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Circulating tumor DNA identified by fragment size

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A new possibility for cell-free DNA diagnostics

Cell-free DNA analysis has tremendous diagnostic potential and so is a very active area of research. In this study, researchers were able to identify five variables and develop models for the detection of cancer following analysis of circulating tumor DNA. One of these models based on DNA fragmentation pattern performed very well, and so fragment length analyses could develop into a general test for the presence of cancer.

However confirmation of these findings in large, multicenter clinical trials is still needed. There is also the problem that size selection can result in a loss of circulating tumor DNA for analysis or may introduce biases. We also need to understand the mechanisms underpinning the different fragment size patterns seen in the study. But this study still substantially extends the potential of cell-free, DNA-based diagnostic tests.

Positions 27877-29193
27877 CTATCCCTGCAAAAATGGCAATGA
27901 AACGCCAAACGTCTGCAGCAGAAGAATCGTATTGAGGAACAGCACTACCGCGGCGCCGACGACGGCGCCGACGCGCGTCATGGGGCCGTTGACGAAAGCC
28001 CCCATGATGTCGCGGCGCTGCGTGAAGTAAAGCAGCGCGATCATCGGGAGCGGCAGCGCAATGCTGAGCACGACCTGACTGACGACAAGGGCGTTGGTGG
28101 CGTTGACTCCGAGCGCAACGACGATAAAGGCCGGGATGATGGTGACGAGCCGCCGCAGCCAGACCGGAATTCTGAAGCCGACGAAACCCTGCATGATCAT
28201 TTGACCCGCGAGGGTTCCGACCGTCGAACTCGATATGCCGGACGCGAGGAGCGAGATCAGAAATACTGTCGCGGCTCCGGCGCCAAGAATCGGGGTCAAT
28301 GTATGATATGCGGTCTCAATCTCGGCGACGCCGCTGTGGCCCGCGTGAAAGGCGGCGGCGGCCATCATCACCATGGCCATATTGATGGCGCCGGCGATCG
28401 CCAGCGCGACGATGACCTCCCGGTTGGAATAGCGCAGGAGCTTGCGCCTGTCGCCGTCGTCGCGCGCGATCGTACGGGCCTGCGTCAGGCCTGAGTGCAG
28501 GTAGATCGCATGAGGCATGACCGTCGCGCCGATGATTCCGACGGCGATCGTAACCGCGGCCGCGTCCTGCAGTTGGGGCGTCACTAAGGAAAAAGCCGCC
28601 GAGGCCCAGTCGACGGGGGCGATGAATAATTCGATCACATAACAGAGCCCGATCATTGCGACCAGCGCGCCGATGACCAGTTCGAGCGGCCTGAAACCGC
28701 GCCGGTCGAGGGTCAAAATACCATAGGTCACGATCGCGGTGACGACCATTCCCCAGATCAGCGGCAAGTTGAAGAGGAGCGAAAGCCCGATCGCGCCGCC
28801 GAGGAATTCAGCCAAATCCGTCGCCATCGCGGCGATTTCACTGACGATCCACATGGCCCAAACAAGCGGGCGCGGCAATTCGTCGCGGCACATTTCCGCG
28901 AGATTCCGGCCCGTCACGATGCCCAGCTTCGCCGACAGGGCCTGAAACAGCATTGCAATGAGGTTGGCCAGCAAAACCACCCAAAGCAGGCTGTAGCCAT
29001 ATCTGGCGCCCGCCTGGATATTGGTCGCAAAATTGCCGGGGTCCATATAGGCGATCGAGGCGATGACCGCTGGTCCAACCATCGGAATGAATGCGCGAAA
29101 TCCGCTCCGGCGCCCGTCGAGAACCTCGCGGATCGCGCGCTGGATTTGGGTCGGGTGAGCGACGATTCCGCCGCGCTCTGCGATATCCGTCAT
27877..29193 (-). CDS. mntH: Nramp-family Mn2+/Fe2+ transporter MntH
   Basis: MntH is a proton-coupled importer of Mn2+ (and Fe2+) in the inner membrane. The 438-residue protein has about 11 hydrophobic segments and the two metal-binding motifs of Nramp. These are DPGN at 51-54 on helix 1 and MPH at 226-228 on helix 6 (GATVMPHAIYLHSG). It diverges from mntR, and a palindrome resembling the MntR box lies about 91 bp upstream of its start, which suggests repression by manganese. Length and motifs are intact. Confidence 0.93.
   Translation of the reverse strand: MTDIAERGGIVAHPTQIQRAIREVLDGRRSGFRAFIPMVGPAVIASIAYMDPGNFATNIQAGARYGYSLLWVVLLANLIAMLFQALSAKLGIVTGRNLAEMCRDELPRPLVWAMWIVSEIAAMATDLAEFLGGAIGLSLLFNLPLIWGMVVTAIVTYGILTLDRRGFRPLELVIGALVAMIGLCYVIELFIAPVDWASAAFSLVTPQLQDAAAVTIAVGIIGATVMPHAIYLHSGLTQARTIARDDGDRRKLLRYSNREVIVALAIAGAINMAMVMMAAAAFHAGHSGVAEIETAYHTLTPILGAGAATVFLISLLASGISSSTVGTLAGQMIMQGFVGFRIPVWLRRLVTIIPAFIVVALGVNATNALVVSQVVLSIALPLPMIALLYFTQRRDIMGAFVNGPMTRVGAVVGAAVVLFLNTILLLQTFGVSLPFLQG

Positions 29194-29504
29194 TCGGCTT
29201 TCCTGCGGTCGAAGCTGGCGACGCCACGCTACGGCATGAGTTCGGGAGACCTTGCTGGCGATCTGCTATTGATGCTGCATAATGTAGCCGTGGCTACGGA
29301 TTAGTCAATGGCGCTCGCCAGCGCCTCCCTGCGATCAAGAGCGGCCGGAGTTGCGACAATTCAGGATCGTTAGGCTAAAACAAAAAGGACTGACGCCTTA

Ellen Heitzer, PhD, and Michael R. Speicher, MD, are from the Medical University of Graz (Austria). These comments are taken from an accompanying editorial (Sci Transl Med. 2018 Nov 7. doi: 10.1126/scitranslmed.aav3873). Both authors declared research funding from Servier and Dr. Heitzer declared laboratory research funding from Freenome and PreAnalytiX.



Circulating tumor DNA could be effectively isolated from plasma by focusing on a particular range of fragment sizes, which paves the way for noninvasive genomic analysis of tumor DNA, new research suggests.

In a study of 344 plasma samples from 200 patients with 18 cancer types and 65 samples from healthy controls, DNA fragment length could be used to distinguish circulating tumor DNA (ctDNA) from other cell-free DNA (cfDNA), investigators reported in Science Translational Medicine.